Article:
(INDEXDJX:.DJI) made its nominal price low at 577 in December of 1974, it did not make its valuation low until August of 1982; and most market observers measure the beginning of the 1982 to 2000 secular bull market from that August 1982 valuation low. Fast-forward, I believe the 12-year trading range market (similarly to the 1966-1982 trading range market) made its valuation low in March of 2009. However, as repeatedly stated, I think the valuation low occurred with the “undercut” low of October 4, 2011, which was identified in my articles. Measuring from there shows we are only 24 months into this “bull.”
While it’s true my timing models, which targeted late summer as a window of vulnerability (even though we didn’t get the 10% pullback I was looking for), are now calling for another downside window from mid-November into early December, I would expect any hesitation to be similar to what we got last summer.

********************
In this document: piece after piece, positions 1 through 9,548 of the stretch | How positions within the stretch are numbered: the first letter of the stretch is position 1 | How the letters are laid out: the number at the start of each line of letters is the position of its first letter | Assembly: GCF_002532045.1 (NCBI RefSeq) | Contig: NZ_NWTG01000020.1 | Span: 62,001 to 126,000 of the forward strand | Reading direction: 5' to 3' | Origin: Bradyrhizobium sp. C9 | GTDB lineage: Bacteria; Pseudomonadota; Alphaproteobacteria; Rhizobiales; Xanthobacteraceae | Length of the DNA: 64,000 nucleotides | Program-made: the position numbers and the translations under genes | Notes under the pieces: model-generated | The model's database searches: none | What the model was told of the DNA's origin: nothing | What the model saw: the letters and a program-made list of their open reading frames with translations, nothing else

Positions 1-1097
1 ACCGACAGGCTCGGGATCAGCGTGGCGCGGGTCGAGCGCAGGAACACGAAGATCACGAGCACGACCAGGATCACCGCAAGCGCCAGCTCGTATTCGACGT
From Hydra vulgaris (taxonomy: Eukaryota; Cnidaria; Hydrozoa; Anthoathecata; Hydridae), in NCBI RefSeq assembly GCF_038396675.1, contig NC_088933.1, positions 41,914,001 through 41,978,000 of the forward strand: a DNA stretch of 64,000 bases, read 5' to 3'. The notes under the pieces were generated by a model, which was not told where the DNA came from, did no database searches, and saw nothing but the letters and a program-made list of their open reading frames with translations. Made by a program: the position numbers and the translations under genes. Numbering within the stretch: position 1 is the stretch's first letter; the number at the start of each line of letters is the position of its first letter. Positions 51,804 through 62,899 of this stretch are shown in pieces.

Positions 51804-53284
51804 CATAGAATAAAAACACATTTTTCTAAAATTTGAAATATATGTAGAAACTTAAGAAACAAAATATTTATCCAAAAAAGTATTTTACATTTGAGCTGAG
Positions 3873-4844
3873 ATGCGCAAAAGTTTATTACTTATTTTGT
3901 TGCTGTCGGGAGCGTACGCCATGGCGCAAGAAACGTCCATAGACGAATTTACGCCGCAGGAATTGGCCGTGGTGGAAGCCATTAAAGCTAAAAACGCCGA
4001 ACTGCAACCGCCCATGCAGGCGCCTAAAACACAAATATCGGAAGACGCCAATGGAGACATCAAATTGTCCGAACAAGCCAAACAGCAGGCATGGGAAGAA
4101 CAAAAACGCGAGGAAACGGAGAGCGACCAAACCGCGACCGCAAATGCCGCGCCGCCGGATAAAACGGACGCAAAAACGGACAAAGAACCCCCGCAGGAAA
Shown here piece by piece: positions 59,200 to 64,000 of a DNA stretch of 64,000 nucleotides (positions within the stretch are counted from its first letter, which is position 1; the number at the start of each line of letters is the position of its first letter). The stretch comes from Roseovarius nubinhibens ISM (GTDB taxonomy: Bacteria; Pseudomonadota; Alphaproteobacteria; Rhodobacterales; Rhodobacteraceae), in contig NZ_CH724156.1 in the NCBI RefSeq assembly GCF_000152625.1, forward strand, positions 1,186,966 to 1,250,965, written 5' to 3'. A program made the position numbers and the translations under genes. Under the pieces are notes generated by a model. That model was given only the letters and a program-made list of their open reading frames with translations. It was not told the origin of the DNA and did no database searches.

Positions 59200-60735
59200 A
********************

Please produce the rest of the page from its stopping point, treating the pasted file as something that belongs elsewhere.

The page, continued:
Given that view, how do we invest with the potential for a stutter-step in November? Well, one place to start is with the 10 S&P macro sectors. Currently, the S&P 500 is trading at 16.4x this year’s bottom-up operating earnings estimate. Looking at the P/E ratios of the 10 macro sectors shows that only the financials (13.4x), energy (13.8x), and utilities (16.1x) are trading at a discount to the S&P 500. On the energy theme, only three stocks in Raymond James’ research universe have a Strong Buy rating from our fundamental analysts, and screen bullishly using my proprietary models: Enterprise Products Partners
(NYSE:EPD), Memorial Production Partners
(NASDAQ:MEMP), and Valero Energy
Raymond James covers many Strong Buy-rated names in the financials complex, and these seven also screen well by my system: EverBank Financial
(NYSE:EVER), Huntington Bancshares